Human Affective Neuroscience Lab

 

Sungkyunkwan University

Welcome!

Welcome to the Human Affective Neuroscience (HumAN) lab! We are located in the Department of Psychology at the University of Hawaii at Manoa. We are moving to Sungkyunkwan University in the summer. The overarching goal of our research is to understand the psychological and neurobiological mechanisms that underpin how we experience our own emotions and evaluate the emotions of others. 
At the HumAN lab, we examine how different aspects of affective information are encoded, manipulated, and integrated in the brain. We also investigate individual differences in such processes on both behavioral and neural levels, and their implications for mental health. We combine experimental psychology, functional neuroimaging (fMRI), and computational tools to answer research questions pertaining to affective science.

HumAN Lab

Updates & Announcements

May. 17, 2020

We've added a Media page that provides a list of links to press coverage, interviews, and professional commentaries of our research. [read more]

Apr. 18, 2020

fMRI paper highlighting the representational structure of affect in the fusiform gyrus and the amygdala is published at Affective Science. [read more]

Apr. 9, 2020

Dr. Kim was invited to speak at the Neuroeconomics Seminar in the University of Zurich. The presentation was done via Zoom. [read more]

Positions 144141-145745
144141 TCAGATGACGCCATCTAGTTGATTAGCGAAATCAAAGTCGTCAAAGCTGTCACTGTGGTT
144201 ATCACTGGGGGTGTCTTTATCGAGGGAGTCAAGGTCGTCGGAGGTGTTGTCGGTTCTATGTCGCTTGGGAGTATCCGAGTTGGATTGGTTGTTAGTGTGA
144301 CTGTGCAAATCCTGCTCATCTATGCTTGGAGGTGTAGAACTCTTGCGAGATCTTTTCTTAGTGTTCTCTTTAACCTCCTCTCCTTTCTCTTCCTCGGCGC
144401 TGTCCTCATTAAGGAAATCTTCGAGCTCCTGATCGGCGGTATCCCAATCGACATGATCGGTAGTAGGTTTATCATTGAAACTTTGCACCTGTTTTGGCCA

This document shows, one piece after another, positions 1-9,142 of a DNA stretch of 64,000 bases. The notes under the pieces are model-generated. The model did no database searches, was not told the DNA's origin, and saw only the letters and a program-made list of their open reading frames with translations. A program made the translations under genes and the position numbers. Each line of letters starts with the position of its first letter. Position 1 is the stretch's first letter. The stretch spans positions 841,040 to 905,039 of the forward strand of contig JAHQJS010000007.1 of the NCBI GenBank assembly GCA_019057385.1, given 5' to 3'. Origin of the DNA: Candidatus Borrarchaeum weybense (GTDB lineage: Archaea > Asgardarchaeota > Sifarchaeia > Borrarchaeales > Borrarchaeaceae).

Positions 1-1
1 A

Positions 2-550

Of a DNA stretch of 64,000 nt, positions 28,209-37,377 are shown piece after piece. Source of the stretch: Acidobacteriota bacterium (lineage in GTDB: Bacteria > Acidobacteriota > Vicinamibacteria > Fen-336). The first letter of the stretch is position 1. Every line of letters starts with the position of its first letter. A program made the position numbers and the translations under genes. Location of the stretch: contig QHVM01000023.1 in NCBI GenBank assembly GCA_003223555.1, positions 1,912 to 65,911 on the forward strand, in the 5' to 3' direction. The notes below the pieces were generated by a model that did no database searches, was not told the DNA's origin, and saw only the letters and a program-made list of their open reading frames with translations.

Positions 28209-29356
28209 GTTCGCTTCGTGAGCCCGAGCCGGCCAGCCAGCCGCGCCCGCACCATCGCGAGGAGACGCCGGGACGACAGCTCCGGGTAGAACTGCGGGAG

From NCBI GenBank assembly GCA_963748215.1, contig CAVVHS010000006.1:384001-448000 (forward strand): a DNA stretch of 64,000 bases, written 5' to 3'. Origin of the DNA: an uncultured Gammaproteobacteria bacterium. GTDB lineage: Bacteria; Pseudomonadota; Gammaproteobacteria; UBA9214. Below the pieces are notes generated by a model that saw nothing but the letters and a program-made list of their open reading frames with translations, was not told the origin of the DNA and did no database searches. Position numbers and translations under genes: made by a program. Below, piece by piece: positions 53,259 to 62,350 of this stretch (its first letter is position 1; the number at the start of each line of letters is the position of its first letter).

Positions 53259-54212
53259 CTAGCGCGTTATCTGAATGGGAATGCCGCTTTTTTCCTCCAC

Mar. 12, 2020

If you are interested in joining the HumAN lab at SKKU, please email Dr. Kim at minuekim@g.skku.edu.

Mar. 1, 2020

We are moving to Sungkyunkwan University in the summer! Dr. Kim will be joining the Department of Psychology at SKKU as an Assistant Professor.

Oct. 28, 2019

New preprint that compares the pattern similarity of meta-analysis maps and individual contrast maps of emotion categories is available at bioRxiv. [read more]

Oct. 21, 2019

Preprint of an fMRI study showing amygdala-NAcc coupling underpins positive but not negative coloring of surprise is available at bioRxiv. [read more]

Oct. 21, 2019

New paper examining how corticolimbic circuit moderates a link between childhood adversity and later anxiety is in press at Neuroimage: Clinical. [Update: paper now published on 10/23/19] [read more]

Oct. 2, 2019

New paper exploring the impact of maternal protection on the corticolimbic circuit is in press at Developmental Cognitive Neuroscience. [read more]

We will be attending:

Jun. 26-30, 2020

Organization for Human Brain Mapping (OHBM)

Montreal, Canada

*replaced with a virtual conference due to COVID-19 pandemic

Apr. 23-25, 2020

Society for Affective Science (SAS)

San Francisco, CA, USA

*replaced with a virtual conference due to COVID-19 pandemic

© 2020 Human Affective Neuroscience Lab. All Rights Reserved.